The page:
“We know it’s frustrating,” Story said Friday. “Our focus right now is the safety of Albertans and their communities.
“We are doing everything we can in terms of wildfire mitigation to try and get them back to their communities as quickly as we can.”
Since last week, when more than 100 fires ignited across the province, communities are assessing damages and reinforcing defence lines as hot conditions forecast for the days ahead threaten to increase tinder-dry conditions and aggravate the crisis.
Hot, dry weather along with powerful winds are anticipated in the days ahead. More than 16,000 people remain displaced, down from a high of about 31,000.
“The wildfire danger will elevate over the weekend,” said Story.
“We are sitting very high on the wildfire danger right now, but we could be seeing it into the extremes by Sunday.”
The Brazeau County update said the wildfire situation remains too volatile for residents to return.
“We hear your frustration: all of the staff, crews, and volunteers responding to this emergency are working very hard to get you home as quickly as possible,” the county said. “We know people are anxious, tired and want to go home. Our crews are working around the clock to make this happen.”
The fire that forced the evacuation of Drayton Valley is now burning two kilometres from the town limits. The has since consumed 3,500 hectares of land and continues to burn out of control.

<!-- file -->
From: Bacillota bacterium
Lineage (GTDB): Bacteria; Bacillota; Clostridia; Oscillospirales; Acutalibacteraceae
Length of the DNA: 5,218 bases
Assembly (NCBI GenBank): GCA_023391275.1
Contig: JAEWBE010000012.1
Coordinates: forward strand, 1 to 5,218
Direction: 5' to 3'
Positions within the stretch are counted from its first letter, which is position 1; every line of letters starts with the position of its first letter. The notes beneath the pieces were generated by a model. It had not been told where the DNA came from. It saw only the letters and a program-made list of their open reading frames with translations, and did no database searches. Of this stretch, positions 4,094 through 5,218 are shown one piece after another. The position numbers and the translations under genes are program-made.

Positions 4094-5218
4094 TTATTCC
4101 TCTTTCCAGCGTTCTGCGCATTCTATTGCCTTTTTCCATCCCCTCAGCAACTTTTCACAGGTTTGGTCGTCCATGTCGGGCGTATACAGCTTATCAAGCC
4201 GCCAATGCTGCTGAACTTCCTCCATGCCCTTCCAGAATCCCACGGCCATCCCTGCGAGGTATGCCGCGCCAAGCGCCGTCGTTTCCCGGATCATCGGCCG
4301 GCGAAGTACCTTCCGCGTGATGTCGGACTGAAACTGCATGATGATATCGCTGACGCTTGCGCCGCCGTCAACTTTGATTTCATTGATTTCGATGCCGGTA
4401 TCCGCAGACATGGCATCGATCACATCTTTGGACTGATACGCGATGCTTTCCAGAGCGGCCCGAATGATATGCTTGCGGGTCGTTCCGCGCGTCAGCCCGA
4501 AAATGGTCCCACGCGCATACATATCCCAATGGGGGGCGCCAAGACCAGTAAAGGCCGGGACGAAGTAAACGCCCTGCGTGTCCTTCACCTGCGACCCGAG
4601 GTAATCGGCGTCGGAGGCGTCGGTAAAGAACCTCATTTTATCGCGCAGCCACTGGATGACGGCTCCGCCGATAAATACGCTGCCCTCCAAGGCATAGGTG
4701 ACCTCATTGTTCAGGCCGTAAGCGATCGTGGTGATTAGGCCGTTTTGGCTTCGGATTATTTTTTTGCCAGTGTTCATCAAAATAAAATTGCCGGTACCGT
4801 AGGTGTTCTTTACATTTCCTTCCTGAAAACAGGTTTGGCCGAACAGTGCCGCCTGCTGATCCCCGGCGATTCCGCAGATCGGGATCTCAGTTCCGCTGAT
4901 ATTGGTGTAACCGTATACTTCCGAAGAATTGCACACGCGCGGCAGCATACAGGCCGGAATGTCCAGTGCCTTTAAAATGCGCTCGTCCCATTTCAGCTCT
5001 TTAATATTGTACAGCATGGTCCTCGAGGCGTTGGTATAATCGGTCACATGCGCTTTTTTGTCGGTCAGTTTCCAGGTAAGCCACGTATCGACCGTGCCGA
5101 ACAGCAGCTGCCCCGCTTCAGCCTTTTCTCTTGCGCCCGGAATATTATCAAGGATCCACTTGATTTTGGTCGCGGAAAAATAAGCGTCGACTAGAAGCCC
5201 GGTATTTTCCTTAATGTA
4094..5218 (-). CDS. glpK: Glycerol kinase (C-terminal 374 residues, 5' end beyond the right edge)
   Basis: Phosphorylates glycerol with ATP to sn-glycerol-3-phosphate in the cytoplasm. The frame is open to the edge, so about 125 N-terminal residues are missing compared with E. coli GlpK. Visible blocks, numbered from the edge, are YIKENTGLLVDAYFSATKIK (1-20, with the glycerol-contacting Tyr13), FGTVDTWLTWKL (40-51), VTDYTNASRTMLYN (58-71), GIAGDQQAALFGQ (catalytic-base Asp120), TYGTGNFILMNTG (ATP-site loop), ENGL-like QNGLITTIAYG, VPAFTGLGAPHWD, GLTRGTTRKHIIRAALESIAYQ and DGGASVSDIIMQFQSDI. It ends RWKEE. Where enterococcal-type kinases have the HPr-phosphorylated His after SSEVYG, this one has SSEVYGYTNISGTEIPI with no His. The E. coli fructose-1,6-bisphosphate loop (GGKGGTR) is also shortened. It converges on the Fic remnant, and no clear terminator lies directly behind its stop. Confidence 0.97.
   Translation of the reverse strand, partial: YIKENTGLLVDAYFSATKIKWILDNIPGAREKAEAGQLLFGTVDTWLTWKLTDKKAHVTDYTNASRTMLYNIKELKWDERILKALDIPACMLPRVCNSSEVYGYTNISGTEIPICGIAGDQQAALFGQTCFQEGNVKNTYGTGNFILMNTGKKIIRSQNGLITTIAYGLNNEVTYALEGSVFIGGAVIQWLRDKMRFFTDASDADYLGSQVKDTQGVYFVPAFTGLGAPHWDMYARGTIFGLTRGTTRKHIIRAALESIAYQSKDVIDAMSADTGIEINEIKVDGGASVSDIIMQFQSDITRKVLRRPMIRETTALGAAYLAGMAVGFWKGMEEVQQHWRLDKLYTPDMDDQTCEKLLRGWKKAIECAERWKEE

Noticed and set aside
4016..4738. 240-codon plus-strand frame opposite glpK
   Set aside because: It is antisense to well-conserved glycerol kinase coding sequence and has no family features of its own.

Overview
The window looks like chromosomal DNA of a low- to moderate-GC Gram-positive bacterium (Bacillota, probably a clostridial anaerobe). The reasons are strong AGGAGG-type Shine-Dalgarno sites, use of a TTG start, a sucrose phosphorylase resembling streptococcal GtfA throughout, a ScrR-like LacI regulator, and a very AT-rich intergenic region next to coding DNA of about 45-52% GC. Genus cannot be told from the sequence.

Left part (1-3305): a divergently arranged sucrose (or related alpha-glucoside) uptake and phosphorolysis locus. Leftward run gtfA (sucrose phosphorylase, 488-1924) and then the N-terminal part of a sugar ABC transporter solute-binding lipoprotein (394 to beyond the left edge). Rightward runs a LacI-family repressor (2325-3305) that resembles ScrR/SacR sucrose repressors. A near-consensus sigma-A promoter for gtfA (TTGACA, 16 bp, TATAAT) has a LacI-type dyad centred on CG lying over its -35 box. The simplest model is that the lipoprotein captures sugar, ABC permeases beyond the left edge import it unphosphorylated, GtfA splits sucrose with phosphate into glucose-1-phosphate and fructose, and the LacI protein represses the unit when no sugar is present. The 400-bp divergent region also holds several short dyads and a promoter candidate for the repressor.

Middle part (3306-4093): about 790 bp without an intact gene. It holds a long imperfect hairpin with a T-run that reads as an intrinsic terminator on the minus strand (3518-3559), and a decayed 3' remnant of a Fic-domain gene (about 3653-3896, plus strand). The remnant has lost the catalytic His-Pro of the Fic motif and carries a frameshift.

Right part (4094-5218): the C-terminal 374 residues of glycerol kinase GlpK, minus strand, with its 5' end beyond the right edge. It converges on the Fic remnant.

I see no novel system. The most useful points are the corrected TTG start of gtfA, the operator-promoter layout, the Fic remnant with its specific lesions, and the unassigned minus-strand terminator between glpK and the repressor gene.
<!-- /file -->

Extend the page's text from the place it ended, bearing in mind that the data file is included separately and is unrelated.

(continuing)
The county says a fireguard created by dozers will help contain the spread is now 40 kilometres long.
County officials said they’ll learn in coming days how well that guard holds.
In northwest Alberta, RCMP officers will be going door to door to ensure no residents remain in the parts of the Municipal District of Greenview, which are under mandatory evacuation orders.
Affected communities include Fox Creek, the hamlet of Little Smoky and surrounding areas.
A provincial emergency alert issued Thursday at 8 p.m. said everyone who is still in those areas must leave.The Municipal District of Greenview said all residents are required to evacuate no later than noon Friday.
“Do not re-enter any areas that were heavily damaged or destroyed by the wildfire until the local fire authority has cleared the area,” said the municipality.
Seven fires are within the district’s boundaries, and two more just outside its bounds.
Crews are keeping an eye on the fire burning east of the town of Fox Creek, which is about 265 kilometres northwest of Edmonton. It is expected to grow significantly Friday.
“We have a very good defensive position and I am very confident that the town will do well,” said Brian Davidson, the town’s fire chief.
“We just want to make sure the community survives no matter what nature throws at us.”
Davidson said ground crews are building fire guards and using sprinklers to protect the properties most at risk, while water bombers douse the flames from the sky.
Davidson said crews have all the heavy equipment they need but the town is a “little shy” on people.
The arrival of military troops will help, he said
“It’s been seven days and not much sleep,” he said. “We have a common goal that this doesn’t come into to town and we’re just hoping for the best.”
Fighting the fire while their families are hours away, on evacuation orders, has taken a physical and emotional toll on local firefighters, he said.
“They’re getting tired,” he said “We all want to get back to town and back to normal as soon as we can.”
Source : CBC News